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Regulations issued in 2010 by the U.S. Department of Veterans Affairs (VA) mean that thousands more veterans are eligible for VA disability compensation benefits.

Nearly 150,000 veterans were affected by changes to VA disability regulations regarding Agent Orange, specifically those filing disability claims with Parkinson's disease (PD), ischemic heart disease, and hairy cell and other chronic B-cell leukemia, according to Eric K. Shinseki, U.S. Secretary of Veterans Affairs.

The changes added these diseases to the list of diseases presumed to be related to Agent Orange exposure. It resulted in part from a study released in 2009 showing that there is evidence exposure to Agent Orange and other herbicides is associated with an increased risk of PD.

Vietnam veterans exposed to herbicides in service and who suffer from PD can avoid the difficulty of proving an association between their health issues and their military service. It is now easier for Vietnam veterans living with PD to qualify for VA disability benefits.

PD is a common neurodegenerative brain disorder that progresses slowly in most people, according to the Centers for Disease Control and Prevention (CDC). There is no cure, and those with the disease can live for 20 years or more after diagnosis.

Primary symptoms include tremor of the hands, arms, legs or jaw; muscle rigidity or stiffness of the limbs and trunk; slowness of movement, and impaired balance and coordination. Other common symptoms may include pain, dementia, sleep disorders and disturbances, depression, constipation, anxiety, hallucinations, muffled speech, loss of control of facial muscles, urinary problems and issues with walking.

The United States military sprayed 19 million gallons of herbicides over Vietnam to reduce the jungle growth, clear vegetation from base camps and destroy crops, according to Shinseki. The main chemical used was Agent Orange, mixed with several other compounds and toxins.

Allsup encourages veterans who served in Vietnam between Jan. 9, 1962, and May 7, 1975, to see their physician. In the U.S., an estimated 60,000 individuals are diagnosed with PD each year, according to the Parkinson's Disease Foundation (PDF). Many Vietnam veterans are among the ranks of the 1 million people in the U.S. with the chronic disorder.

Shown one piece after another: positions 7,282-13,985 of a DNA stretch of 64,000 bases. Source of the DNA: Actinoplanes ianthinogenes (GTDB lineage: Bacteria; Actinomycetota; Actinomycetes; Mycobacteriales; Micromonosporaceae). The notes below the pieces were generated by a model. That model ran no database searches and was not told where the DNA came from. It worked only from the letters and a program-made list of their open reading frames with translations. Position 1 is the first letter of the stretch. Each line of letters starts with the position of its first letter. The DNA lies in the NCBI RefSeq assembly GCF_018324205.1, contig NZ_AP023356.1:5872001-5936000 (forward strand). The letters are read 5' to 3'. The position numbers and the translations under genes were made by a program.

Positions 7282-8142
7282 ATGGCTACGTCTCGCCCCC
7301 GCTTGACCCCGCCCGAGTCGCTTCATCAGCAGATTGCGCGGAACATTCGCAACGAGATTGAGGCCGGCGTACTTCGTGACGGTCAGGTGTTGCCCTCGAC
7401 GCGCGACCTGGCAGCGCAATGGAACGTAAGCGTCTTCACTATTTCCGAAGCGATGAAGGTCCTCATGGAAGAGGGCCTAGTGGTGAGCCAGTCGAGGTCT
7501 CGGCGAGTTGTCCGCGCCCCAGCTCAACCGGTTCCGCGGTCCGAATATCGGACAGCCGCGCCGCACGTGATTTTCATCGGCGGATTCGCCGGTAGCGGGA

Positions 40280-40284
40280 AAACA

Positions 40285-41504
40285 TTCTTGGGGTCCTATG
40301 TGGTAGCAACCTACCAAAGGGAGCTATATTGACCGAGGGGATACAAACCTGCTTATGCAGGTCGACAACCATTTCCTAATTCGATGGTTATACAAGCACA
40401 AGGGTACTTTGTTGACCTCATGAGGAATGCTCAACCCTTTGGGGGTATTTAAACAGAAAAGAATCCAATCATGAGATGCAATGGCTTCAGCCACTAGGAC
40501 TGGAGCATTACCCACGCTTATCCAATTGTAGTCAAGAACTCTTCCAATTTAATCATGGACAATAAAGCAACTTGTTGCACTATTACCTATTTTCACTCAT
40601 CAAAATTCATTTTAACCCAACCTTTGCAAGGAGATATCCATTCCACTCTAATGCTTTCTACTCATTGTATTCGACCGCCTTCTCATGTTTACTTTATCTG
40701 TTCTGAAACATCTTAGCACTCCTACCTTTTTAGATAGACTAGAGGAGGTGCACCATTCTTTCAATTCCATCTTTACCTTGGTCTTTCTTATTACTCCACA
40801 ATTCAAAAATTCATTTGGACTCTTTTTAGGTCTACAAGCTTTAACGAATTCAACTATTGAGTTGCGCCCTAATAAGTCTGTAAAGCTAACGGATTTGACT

In the U.S., the cost of PD that includes treatment, Social Security payments and lost income from inability to work is estimated to be nearly $25 billion per year, according to the Parkinson's Disease Foundation (PDF). Costs for medication can average $2,500 a year, and therapeutic surgery may cost up to $100,000.

Here are more Parkinson's disease facts from the CDC and PDF:

  • PD is the 14th leading cause of death in the U.S.
  • Seven to 10 million people worldwide suffer from PD.
  • An estimated 4 percent of people with PD are diagnosed before age 50. Incidence increases with age.
  • Statistics show that men are more likely to have Parkinson's disease than women.

The American Parkinson Disease Association (APDA) and the VA Sierra Nevada Healthcare System (VASNHCS) operate the Veteran Information and Referral Center for Parkinson's Disease. Support groups and resources are listed online. Go to and click on Veterans Center.

You also can visit the APDA's booth at the Allsup True Help Disability Web Expo to find more information.Go to to register.

Veterans Disability - Nov. 12 Q and A

The presentation, "What You Need to Know About Veterans Disability," is available now on-demand at the Allsup True Help® Disability Web Expo. Register for the Web Expo and view the presentation by going to, and visiting the True Help® Auditorium. You can view the presentation at any time and return to the Expo on Monday, Nov. 12, from 1 to 2 p.m. (CST) for the live Q and A. Click here for more information.

Caregiving and Parkinson's Disease - Nov. 20 Seminar

The Parkinson's Disease Foundation offers support to the care partners who are making a difference in the lives of people with Parkinson's disease, and will hold an online/telephone seminar about "Caregiving and Parkinson's" on Tuesday, Nov. 20, at 12 p .m. (CST). For more information, visit